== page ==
Aaron Boumerhi and Danny Longman had themselves very different games

Aaron Boumerhi came into Saturday having converted just eight of his 13 field goal attempts this season. But in the Pittsburgh cold, the Temple transfer was as consistent as one can be: Boumerhi drilled all four of his field goal attempts, boosting his kicking percentage to 70.6 for the year. The last BC kicker to make four field goals in a game? Nate Freese in 2011. Boumerhi’s teammate Danny Longman, on the other hand, did more harm than good on special teams.

Longman, who has now served as the Eagles’ kickoff specialist for the greater part of two years, booted the ball out of bounds on two kickoffs during Saturday’s game. Fortunately for BC, neither cost the team points. Still, this has been a recurring problem for Longman. The sophomore has been penalized for kicking the ball out of bounds 10 times this year—according to The Football Database, Longman and UCF’s Daniel Obarski were the only two kickers with eight or more such infractions in the country heading into the weekend. 

Kenny Pickett held his end of the bargain, and Dennis Grosel did his part too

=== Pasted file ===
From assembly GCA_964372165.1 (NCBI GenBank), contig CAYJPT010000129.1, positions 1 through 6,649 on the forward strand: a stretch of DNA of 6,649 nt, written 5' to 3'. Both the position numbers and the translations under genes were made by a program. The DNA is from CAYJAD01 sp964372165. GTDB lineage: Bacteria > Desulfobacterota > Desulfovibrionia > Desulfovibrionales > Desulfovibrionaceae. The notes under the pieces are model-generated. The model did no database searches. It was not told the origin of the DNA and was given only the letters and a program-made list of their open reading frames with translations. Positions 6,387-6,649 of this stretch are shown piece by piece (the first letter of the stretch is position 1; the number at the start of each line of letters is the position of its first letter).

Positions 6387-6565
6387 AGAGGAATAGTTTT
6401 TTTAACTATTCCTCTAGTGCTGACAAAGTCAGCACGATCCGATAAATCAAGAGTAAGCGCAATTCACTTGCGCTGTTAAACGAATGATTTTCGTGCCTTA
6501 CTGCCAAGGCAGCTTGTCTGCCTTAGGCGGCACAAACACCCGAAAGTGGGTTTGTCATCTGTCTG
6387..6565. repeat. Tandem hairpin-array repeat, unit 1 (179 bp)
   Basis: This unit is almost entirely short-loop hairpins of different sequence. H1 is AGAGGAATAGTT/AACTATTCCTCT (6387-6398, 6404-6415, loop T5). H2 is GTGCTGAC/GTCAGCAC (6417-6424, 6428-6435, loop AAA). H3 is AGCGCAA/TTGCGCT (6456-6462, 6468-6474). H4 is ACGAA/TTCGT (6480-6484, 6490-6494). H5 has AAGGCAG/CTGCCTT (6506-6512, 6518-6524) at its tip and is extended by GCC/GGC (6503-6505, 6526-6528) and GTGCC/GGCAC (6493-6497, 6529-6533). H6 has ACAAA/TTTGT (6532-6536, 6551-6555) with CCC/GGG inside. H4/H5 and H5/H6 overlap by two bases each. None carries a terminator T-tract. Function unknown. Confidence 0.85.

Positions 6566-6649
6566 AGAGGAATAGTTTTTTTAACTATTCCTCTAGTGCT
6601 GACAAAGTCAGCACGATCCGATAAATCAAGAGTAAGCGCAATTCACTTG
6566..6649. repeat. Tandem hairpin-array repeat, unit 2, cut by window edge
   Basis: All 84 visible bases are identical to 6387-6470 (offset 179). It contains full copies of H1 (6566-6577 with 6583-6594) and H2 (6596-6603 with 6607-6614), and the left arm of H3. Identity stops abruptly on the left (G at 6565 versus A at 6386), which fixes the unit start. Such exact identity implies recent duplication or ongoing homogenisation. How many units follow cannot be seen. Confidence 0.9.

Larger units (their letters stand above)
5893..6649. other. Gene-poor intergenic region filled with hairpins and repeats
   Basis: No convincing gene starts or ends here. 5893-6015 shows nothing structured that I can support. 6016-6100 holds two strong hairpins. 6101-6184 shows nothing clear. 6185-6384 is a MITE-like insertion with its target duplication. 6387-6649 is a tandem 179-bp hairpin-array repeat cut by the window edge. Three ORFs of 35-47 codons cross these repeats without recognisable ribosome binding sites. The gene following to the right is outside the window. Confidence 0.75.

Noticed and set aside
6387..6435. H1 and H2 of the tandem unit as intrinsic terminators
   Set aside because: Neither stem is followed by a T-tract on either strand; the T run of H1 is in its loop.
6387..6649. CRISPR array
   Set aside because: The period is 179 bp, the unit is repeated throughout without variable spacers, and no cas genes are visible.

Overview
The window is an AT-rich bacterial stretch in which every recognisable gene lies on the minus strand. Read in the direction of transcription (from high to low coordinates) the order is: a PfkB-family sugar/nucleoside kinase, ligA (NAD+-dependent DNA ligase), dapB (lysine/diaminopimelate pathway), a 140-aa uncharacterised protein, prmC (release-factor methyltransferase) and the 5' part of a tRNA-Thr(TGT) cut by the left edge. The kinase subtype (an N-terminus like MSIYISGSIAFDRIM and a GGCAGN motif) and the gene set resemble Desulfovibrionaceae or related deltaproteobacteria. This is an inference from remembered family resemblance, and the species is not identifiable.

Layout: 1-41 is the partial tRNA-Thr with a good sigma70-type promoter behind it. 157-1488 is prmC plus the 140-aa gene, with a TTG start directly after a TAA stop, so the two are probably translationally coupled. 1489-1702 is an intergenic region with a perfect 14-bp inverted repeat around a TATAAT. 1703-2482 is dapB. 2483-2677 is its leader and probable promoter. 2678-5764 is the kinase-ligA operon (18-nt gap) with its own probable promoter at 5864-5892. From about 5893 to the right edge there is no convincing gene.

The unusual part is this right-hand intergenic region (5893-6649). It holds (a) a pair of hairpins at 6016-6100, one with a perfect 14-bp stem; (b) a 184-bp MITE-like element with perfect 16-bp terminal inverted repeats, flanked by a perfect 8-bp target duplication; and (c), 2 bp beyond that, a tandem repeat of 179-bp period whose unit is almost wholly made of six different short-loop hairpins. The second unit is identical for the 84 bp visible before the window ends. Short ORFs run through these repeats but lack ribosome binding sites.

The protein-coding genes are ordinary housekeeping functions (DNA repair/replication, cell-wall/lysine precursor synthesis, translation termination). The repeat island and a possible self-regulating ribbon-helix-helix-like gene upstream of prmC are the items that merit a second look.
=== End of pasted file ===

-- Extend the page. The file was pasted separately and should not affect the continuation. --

Pickett has had his fair share of issues this season, but at times he’s carried the Pittsburgh offense—and it was one of those games on Saturday. Even without Taysir Mack, the Panthers’ leading receiver, the junior orchestrated a potent passing attack. Time and time again, Pickett went back to the middle of the field, finding Jared Wayne, Maurice Ffrench, and Shocky Jacques-Louis for big gains. The problem was, he didn’t have a run game to lean on, which led to the four sacks and the red zone struggles.

On the other side of the field, Grosel didn’t rival Pickett’s 30 completions or 323 passing yards, but he did make some clutch throws. After starting the game 1-of-7 for 20 yards, the redshirt sophomore bounced back to hit eight of his last 12 pass attempts for 103 yards and a score. Not only did he connect with a wide-open Hunter Long for a first-half touchdown, but he also converted a 4th-and-4 and back-to-back third downs to help the Eagles knock in their final two field goals of the evening. Tack on 10 carries and a season-best 51 rushing yards, and Grosel had himself a respectable turnover-free performance.

Featured Image by Keith Srakocic / AP Photo

Andy Backstrom
About Andy Backstrom 442 Articles
Andy is the managing editor of The Heights. He is from the suburbs of Philly, but has been an Arizona Cardinals enthusiast since the first grade. Every so often, he'll replay Super Bowl XLIII on Madden to exact revenge on his father's beloved Steelers. You can follow him on Twitter @AndyHeights.